House panel behind bill to bolster IP protection

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A bipartisan group of lawmakers has introduced a bill designed to consolidate and strengthen the federal government's ability to fight intellectual property piracy by establishing a White House IP czar.

The Prioritizing Resources and Organization for Intellectual Property, or "PRO IP," Act of 2007 is being pushed by leaders of the House Judiciary Committee and has become a top priority of a broad sector of industry and labor groups that have felt the piracy pinch in everything from bogus brake linings to counterfeit DVDs.

"This legislation is an important and necessary step in the fight to maintain our competitive edge in a global marketplace," Judiciary Committee chairman Rep. John Conyers, D-Mich, said Wednesday. "By providing additional resources for enforcement of intellectual property, we ensure that innovation and creativity will continue to prosper in our society."

It is estimated that the worldwide economic cost of counterfeiting and piracy runs from $500 billion-$600 billion a year in lost sales and accounts for about 5%-7% of global trade. According to estimates, it costs the U.S. $200 billion-$250 billion a year in lost sales, including 750,000 jobs.

"Intellectual property is not just the product of rock stars and movie stars," said Rep. Adam Schiff, D-Calif. "It accounts for more than 11 million American jobs and is a driving force in our economy."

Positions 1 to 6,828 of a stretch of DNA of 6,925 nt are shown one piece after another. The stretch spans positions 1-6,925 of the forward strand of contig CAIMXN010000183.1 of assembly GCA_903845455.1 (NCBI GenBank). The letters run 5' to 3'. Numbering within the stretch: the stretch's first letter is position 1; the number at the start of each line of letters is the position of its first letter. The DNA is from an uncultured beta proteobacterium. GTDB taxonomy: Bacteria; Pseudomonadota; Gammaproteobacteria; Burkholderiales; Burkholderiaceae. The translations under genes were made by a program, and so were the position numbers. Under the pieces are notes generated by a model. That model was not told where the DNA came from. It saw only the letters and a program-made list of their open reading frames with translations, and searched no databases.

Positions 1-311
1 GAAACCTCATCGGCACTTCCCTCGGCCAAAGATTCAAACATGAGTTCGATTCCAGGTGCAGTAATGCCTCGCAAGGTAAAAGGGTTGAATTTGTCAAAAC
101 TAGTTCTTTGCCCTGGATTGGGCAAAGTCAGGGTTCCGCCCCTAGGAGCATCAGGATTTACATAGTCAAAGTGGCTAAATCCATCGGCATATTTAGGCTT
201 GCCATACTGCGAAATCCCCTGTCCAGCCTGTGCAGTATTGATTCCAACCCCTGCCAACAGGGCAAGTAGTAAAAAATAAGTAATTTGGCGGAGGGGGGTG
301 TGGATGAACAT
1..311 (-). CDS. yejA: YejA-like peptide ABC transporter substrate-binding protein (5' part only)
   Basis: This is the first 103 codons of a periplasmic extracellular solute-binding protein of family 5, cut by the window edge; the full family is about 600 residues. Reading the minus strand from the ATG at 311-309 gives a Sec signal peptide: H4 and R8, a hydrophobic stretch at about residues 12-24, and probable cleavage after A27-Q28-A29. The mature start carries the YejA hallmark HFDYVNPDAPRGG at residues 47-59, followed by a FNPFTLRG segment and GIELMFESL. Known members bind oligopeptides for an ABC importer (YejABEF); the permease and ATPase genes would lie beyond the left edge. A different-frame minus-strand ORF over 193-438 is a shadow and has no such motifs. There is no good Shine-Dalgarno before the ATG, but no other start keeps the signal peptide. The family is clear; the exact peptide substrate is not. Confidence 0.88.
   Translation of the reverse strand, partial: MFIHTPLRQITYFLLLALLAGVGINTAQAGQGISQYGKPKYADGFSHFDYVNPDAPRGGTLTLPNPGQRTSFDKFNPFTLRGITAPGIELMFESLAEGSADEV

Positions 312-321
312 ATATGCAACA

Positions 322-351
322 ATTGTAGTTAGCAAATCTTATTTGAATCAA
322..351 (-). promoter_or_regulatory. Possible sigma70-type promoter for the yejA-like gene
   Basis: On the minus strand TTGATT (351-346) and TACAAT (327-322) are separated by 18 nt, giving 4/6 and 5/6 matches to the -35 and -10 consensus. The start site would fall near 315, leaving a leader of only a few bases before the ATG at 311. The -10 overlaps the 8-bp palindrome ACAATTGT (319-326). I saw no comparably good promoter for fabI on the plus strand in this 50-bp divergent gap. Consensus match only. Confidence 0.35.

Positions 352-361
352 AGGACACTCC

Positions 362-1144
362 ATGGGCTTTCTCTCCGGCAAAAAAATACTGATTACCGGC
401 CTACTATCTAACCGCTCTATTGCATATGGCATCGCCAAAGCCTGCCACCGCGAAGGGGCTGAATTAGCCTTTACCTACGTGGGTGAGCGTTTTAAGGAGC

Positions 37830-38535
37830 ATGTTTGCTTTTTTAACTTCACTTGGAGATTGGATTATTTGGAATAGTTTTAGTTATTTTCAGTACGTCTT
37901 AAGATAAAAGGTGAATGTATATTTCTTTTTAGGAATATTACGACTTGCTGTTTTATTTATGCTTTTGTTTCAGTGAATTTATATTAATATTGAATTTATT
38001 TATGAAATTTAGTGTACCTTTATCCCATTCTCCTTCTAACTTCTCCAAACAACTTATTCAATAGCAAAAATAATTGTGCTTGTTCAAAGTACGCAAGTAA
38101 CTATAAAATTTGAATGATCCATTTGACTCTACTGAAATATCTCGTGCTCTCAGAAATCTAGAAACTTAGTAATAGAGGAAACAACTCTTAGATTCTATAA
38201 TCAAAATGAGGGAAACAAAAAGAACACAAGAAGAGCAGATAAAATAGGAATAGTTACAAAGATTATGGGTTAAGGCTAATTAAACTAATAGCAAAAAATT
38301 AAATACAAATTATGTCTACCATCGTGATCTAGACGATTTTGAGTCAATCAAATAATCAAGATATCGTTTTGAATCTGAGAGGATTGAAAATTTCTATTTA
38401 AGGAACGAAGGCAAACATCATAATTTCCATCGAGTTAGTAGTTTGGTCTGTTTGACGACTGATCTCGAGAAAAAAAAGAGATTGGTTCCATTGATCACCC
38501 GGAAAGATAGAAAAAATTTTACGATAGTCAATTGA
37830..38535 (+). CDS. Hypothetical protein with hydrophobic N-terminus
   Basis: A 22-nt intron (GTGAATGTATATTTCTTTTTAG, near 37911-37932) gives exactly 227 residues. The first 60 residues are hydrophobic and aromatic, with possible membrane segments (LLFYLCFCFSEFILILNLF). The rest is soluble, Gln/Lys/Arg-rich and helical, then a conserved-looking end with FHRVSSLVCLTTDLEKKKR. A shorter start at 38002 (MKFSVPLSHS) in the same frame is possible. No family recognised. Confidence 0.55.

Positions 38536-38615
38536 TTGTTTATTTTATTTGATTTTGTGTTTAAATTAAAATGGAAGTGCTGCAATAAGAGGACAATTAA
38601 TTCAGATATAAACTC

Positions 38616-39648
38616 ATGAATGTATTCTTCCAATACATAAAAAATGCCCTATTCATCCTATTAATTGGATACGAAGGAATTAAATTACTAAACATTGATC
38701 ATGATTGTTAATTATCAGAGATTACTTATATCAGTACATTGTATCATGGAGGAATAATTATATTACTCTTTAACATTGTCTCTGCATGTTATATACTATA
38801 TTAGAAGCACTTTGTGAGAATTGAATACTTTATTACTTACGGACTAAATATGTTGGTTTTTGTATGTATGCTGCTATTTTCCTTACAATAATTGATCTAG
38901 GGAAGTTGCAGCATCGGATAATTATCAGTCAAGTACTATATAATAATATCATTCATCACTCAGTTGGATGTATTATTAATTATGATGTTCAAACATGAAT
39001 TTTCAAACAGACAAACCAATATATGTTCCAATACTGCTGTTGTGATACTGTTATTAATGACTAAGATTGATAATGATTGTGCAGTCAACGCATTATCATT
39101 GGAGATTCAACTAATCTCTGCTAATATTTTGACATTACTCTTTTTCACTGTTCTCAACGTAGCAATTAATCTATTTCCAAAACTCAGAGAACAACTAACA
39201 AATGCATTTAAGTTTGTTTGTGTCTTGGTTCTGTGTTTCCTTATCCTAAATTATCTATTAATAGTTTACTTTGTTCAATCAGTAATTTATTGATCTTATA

That doesn't mean that the impact on the entertainment industry is minimal. MPAA chairman and CEO Dan Glickman estimates that film theft costs foreign and domestic distributors, retailers and others $18 billion a year, not to mention the loss of more than 100,000 American jobs.

"I believe that the American business community can speak in one voice today in support of these legislative efforts to protect intellectual property," Glickman said. "From counterfeit medicine and fake automobile parts to pirated movies and knockoff handbags, the ill effects of intellectual property theft are felt across many sectors of the U.S. economy."

The PRO IP bill proposes to:

Strengthen the substantive civil and criminal laws relating to copyright and trademark infringement.

Establish the Office of the U.S. Intellectual Property Enforcement Representative, in the Executive Office of the President, to enhance nationwide and international coordination of intellectual property enforcement efforts.

Establish intellectual property officers to work with foreign countries in their efforts to combat counterfeiting and piracy.

Authorize the creation of a permanent Intellectual Property Division within the Department of Justice.

Rick Cotton, NBC Universal executive vp and general counsel and chairman of the Coalition Against Counterfeiting and Piracy, said the steps proposed in the bill are necessary.

"If we are to turn the tide, we must significantly step up our effort to protect intellectual property on many fronts," he said. "The bold mandate in this legislation for high-level executive leadership … will dramatically advance the cause of protecting U.S. innovation, technological invention and creativity."
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